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Immoral and cowardly
on 7 April 2012
Maybe I'm too politically correct, but this film came across as immoral to me. Black comedies are defined by the courage of their convictions, and Keeping Mum wusses out long before the end. In the much better Serial Mom, John Waters wasn't afraid to make Kathleen Turner a real monster. She gored men with fire pokers, made obscene phone calls and set her son's best friend on fire. We laughed because she was so outrageous that that's all we could do, and the film was a smart satire on how we glorify killers (Waters himself is a big true crime fan).
Here, when Maggie Smith brains an old man with an iron after he sees her burying his late pet, I dunno, I just didn't laugh. The film wasn't commenting on the violence and there were no humorous elements to it. Instead her murderous tendencies are presented as a quirk, like always wearing a hat or talking in a silly voice. We're invited to laugh when she cuts the brakes of several children's bikes simply because that's a sick thing to do. The children are her young charge's bullies and later the two of them watch as they go tumbling down a steep hillside.
Which brings me to why I think this film is immoral and cowardly. In Serial Mom, people were horrified by Kathleen Turner's actions. When her son and his girlfriend discovered one of her victims, the girlfriend cried that real is blood is brown, unlike movie blood, which is bright red. This was a great moment as it showed two people who fetishised violence confronted by its ugly reality. In Keeping Mum, the characters have no such reaction. They take murder in their stride. The boy laughs gleefully that his bullies are dead on returning home. Not hurt, but dead. By the end at least one character has joined dear old mum and murdered innocent, blameless people.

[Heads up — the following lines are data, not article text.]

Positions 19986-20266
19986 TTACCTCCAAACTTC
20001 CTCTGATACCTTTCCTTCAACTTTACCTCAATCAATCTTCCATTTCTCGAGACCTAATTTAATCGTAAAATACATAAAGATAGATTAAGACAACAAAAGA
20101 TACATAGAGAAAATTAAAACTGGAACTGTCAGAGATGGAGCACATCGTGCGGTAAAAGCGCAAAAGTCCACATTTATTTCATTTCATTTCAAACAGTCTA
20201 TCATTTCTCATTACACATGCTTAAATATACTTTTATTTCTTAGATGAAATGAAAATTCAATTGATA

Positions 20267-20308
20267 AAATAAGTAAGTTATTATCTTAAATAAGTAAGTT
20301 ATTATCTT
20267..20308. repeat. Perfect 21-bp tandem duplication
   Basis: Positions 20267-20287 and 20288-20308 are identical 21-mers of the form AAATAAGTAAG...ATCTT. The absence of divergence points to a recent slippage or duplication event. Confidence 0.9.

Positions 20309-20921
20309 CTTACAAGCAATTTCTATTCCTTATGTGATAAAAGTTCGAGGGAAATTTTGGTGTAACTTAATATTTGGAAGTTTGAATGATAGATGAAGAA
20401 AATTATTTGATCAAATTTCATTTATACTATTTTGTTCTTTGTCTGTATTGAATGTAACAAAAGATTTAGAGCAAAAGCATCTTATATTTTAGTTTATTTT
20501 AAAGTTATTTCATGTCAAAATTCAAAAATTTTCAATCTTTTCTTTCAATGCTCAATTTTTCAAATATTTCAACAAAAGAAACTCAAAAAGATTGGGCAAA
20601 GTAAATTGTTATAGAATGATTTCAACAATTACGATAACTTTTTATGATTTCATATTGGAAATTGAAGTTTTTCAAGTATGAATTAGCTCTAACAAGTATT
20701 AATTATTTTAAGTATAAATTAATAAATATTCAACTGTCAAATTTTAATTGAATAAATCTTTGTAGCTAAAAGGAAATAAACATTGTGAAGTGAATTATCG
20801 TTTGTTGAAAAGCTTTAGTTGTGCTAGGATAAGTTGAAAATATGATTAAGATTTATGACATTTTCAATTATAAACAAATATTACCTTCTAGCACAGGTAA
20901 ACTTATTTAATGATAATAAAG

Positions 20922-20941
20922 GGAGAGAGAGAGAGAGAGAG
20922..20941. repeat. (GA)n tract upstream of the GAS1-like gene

This could have been satire, like it was in Serial Mom, which showed characters profiting from slaughter then recoiling when faced with it. But Keeping Mum would rather water down this material with light, Vicar of Dibley-style comedy. Well, forgive me, but I don't remember the episode of Dibley where Geraldine Granger staved David Horton's head in with an iron, then roped Alice into helping her hide the body. This is like a cross between To the Manor Born and Psycho. You can't (or at least shouldn't) punctuate a lot of silliness about flaccid vicars and flower-arranging societies with psychopathic behaviour, not unless you have a point to make, which Keeping Mum clearly doesn't.
Perhaps I've mentioned Serial Mom too much in this review. Jean-Luc Godard once said: "In order to criticize a movie, you have to make another movie." In my opinion, the older and wiser Serial Mom is the perfect critique of Keeping Mum. The only high point for me was when Patrick Swayze showed up in a thong. A lot of critics cited that as a stunning low point, but I thought Swayze looked incredible. I wish he'd spent more of the film wandering about in that thong, if only to amuse and distract me from the plot.